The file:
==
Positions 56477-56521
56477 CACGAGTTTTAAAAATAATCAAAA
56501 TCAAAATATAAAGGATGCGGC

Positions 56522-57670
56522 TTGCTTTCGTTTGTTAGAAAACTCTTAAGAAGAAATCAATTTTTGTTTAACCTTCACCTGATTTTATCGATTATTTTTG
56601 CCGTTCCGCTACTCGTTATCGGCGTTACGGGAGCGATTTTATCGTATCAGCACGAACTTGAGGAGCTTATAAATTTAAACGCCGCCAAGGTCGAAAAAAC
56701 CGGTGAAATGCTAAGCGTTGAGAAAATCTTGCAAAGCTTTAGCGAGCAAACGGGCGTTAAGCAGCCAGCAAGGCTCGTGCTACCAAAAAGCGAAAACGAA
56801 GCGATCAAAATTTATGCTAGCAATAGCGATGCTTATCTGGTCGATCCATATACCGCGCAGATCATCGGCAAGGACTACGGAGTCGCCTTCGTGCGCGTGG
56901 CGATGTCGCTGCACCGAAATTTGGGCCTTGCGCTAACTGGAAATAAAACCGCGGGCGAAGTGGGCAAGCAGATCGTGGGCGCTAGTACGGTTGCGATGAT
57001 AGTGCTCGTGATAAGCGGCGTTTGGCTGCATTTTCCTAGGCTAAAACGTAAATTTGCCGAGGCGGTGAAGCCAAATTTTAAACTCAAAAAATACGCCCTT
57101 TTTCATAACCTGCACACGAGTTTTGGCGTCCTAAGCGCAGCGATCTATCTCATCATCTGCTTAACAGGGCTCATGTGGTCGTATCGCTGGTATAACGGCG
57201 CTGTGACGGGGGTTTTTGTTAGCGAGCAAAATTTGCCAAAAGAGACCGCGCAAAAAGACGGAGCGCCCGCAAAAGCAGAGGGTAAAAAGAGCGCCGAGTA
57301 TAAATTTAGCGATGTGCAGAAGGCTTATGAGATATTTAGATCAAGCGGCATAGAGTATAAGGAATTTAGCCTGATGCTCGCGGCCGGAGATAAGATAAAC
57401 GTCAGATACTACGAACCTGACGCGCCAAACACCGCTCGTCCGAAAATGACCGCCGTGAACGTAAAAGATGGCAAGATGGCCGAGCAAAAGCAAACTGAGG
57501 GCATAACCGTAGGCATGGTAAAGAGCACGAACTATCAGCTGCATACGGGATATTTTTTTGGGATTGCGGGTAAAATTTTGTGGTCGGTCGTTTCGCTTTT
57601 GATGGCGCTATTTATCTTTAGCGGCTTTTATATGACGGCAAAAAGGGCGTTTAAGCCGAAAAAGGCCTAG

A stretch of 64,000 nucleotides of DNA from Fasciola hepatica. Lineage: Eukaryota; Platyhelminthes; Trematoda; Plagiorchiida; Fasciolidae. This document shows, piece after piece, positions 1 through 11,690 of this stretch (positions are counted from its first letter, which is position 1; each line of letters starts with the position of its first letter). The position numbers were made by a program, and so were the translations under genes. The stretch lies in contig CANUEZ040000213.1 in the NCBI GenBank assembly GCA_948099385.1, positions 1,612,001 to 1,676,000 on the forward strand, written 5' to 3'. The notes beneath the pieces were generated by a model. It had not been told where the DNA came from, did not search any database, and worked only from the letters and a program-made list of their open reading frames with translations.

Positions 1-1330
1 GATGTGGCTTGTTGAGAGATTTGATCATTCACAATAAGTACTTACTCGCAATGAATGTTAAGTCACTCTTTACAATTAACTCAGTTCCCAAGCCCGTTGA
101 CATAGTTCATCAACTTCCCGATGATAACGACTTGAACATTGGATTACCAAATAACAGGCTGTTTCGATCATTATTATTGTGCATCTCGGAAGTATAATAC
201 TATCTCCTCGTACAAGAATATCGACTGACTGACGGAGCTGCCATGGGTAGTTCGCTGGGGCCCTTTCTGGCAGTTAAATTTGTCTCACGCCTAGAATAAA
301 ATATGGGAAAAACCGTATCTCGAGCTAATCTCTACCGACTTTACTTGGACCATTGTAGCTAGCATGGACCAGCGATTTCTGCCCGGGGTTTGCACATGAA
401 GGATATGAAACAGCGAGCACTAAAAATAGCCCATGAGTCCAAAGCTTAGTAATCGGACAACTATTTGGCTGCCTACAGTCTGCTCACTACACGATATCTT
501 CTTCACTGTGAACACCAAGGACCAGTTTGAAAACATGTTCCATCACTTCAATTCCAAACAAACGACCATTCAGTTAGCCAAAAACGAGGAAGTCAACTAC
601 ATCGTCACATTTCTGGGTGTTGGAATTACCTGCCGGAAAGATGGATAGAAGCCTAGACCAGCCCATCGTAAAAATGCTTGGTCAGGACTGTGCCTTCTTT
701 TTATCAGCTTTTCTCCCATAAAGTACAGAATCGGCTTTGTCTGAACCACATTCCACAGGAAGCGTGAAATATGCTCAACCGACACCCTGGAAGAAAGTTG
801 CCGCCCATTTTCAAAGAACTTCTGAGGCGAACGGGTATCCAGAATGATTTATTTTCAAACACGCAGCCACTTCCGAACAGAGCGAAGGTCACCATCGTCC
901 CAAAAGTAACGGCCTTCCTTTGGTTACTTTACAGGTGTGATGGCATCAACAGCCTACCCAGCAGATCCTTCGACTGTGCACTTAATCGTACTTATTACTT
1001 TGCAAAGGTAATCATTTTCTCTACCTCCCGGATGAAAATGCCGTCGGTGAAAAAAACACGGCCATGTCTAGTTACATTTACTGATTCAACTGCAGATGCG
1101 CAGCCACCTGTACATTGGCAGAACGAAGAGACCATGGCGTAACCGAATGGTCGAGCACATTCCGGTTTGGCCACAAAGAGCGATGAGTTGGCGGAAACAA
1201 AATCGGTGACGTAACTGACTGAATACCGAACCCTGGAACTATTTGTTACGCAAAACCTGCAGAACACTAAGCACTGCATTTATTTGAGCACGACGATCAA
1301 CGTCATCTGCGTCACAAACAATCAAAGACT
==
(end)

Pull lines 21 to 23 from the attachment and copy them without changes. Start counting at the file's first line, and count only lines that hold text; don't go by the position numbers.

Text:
201 TATCTCCTCGTACAAGAATATCGACTGACTGACGGAGCTGCCATGGGTAGTTCGCTGGGGCCCTTTCTGGCAGTTAAATTTGTCTCACGCCTAGAATAAA
301 ATATGGGAAAAACCGTATCTCGAGCTAATCTCTACCGACTTTACTTGGACCATTGTAGCTAGCATGGACCAGCGATTTCTGCCCGGGGTTTGCACATGAA
401 GGATATGAAACAGCGAGCACTAAAAATAGCCCATGAGTCCAAAGCTTAGTAATCGGACAACTATTTGGCTGCCTACAGTCTGCTCACTACACGATATCTT